The likes of Rio-bound athletes Dina Asher-Smith, Liam Phillips, Chris Adcock and Kate Richardson-Walsh all include it as one of their top six preferred fruit and vegetables.
A quick history:
It’s the only fruit which wears its seeds on the outside – around 200 of them.
And around 28,000kg of it is eaten along with 7000 litres of fresh cream each year at Wimbledon.
Not guessed the fruit yet? It’s the old summer favourite, the strawberry – and the importance of it to athletes and the public alike cannot be underestimated.
Strawberries are actually a member of the rose family and were cultivated by the Romans as early as 200 BC.
The cultivated large-fruited strawberry originated in Europe in the 18th century and most centuries developed their own varieties during the 19th century.
These were often specially suitable for the climate, day length, altitude, or type of production required in a particular region.
Nowadays, strawberries are produced commercially both for immediate consumption and for processing as frozen, canned, or preserved berries or as juice.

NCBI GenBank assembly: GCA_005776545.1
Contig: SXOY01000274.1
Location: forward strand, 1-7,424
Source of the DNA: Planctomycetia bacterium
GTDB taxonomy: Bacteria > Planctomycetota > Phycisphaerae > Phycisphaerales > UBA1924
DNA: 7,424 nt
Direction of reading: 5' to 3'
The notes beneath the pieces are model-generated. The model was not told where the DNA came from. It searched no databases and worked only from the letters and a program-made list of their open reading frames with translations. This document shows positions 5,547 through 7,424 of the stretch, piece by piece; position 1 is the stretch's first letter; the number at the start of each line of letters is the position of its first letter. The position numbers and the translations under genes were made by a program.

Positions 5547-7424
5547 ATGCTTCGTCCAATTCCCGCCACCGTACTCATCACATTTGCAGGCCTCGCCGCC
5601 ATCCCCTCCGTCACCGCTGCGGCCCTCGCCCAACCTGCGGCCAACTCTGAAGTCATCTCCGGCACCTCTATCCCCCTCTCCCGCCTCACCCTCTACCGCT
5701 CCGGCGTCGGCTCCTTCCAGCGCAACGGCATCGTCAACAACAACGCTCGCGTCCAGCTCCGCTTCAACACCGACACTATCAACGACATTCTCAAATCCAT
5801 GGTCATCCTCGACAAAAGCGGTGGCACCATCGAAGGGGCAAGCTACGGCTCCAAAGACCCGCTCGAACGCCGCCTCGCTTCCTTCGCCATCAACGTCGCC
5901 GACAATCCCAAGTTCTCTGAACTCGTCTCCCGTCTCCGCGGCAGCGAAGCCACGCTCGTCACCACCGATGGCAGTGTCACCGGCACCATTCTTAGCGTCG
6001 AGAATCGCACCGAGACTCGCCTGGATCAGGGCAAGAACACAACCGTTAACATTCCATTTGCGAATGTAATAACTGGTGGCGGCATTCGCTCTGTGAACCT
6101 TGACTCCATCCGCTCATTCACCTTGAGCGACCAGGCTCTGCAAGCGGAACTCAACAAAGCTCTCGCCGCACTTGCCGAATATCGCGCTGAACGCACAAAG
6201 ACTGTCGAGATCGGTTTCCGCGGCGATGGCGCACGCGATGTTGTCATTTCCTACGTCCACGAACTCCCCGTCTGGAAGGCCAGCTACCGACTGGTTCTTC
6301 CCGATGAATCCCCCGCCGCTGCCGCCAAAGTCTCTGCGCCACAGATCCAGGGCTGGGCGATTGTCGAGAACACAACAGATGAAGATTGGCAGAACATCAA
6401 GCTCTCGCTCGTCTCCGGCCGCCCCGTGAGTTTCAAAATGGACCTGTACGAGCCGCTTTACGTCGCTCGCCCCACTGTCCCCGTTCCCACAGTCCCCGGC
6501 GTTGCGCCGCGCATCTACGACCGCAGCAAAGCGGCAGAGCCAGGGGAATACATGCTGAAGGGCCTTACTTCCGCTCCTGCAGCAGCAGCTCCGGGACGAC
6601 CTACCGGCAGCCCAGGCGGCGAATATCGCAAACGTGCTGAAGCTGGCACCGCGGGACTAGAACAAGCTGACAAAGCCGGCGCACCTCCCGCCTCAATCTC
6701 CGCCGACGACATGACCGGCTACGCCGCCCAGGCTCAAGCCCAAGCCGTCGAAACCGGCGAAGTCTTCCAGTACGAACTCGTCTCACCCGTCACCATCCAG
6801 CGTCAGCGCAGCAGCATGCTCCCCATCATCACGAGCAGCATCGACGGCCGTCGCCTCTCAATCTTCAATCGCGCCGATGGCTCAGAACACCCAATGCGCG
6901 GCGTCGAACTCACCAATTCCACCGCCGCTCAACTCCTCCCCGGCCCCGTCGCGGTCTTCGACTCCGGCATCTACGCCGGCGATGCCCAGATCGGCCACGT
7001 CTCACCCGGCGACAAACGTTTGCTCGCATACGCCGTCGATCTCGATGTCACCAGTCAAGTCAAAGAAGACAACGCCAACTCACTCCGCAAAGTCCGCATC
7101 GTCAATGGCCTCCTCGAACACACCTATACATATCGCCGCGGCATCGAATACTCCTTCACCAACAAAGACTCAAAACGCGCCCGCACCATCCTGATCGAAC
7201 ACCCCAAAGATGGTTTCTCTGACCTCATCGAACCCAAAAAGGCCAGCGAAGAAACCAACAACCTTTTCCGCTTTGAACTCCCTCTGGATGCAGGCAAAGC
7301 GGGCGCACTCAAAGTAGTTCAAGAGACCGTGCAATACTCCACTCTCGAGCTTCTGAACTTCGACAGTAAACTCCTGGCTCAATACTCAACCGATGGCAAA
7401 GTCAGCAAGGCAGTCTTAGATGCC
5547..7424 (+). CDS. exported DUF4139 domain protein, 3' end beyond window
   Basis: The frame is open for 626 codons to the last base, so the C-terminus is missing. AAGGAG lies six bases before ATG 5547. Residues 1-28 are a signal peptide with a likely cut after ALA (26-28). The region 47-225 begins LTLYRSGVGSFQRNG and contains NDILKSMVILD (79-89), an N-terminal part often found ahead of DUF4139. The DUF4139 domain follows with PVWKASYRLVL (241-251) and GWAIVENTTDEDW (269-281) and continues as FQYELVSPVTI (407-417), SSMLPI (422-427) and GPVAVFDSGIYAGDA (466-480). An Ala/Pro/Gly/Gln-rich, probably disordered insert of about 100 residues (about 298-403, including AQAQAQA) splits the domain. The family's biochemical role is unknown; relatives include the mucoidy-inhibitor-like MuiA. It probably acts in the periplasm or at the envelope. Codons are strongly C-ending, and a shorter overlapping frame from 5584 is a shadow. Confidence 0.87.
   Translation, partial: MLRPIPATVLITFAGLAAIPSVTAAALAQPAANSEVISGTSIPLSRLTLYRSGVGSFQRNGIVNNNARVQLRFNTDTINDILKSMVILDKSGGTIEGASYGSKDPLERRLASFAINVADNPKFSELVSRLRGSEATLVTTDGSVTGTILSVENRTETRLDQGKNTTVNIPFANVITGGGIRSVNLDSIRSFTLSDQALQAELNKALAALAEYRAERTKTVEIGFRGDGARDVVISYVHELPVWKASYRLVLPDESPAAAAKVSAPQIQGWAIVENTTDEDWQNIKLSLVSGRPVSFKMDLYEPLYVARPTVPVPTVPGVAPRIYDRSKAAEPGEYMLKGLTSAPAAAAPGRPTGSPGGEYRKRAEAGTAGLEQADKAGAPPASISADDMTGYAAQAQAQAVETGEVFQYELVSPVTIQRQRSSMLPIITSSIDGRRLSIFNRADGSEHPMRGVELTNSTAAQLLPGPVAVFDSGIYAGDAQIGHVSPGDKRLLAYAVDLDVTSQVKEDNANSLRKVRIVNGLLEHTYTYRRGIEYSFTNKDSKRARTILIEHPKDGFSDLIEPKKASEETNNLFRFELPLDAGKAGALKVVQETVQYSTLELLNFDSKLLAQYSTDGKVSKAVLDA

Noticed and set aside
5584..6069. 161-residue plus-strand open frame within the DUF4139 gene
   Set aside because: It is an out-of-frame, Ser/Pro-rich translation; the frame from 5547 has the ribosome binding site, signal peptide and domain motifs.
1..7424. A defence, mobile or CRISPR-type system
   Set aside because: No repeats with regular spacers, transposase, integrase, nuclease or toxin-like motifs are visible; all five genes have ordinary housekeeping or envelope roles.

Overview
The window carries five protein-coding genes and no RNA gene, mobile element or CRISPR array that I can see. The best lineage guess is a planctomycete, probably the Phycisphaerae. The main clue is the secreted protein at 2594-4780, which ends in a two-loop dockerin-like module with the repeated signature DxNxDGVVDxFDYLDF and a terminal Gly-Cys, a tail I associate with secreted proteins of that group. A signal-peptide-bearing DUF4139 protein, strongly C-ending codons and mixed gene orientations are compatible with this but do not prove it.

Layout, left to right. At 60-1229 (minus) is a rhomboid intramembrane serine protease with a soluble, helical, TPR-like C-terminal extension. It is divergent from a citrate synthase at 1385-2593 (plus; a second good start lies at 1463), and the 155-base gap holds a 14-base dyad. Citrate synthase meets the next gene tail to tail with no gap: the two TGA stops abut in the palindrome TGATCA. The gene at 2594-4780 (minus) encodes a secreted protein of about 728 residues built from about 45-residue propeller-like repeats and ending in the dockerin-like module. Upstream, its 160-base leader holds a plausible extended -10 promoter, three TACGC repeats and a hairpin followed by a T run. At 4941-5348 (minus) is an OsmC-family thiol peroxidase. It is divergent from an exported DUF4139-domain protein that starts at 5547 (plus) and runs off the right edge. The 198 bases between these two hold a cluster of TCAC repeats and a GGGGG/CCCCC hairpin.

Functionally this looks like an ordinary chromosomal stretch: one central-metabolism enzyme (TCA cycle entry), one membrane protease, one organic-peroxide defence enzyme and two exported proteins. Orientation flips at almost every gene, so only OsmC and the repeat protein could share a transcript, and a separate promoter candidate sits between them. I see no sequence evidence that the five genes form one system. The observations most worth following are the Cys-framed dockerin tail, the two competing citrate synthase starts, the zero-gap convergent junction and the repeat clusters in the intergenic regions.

They contain nearly five times as much vitamin C as blackberries while 150g of strawberries contain only 45 calories – no wonder they’re a firm favourite with elite athletes!
Seeping into sport:
It’s not often that a fruit can be so synonymously entwined with a sport but the humble strawberry can lay claim to just that with its links to Wimbledon.
There is no definitive answer for why but the most likely explanation appears to be a combination of circumstances – strawberries were in season at the time the tournament was played and in Victorian England they have become a fashionable thing to eat.
This year alone, it was calculated that 139,435 portions of strawberries were consumed at Wimbledon – no doubt a lovely snack while watching Andy Murray clinch a historic second Wimbledon title earlier this month and Heather Watson win the mixed doubles competition!
Click here to find out more about Andy and Heather’s homegrown heroes profiles
Proud to be British
The British season can begin anywhere from the end of April to mid-May, and usually continues until the weather cools in October.
One such supplier of British strawberries is Scottish-based supplies Angus Soft Fruits who provide Aldi with approximately 250 tonnes of strawberries a year – or over half a million punnets – and 20-30 tonnes of strawberries during Wimbledon alone!
Once bought, those little strawberries can be stored in the fridge for 2-3 days, any longer and they’re best to be frozen. But we all know they’re best eaten fresh!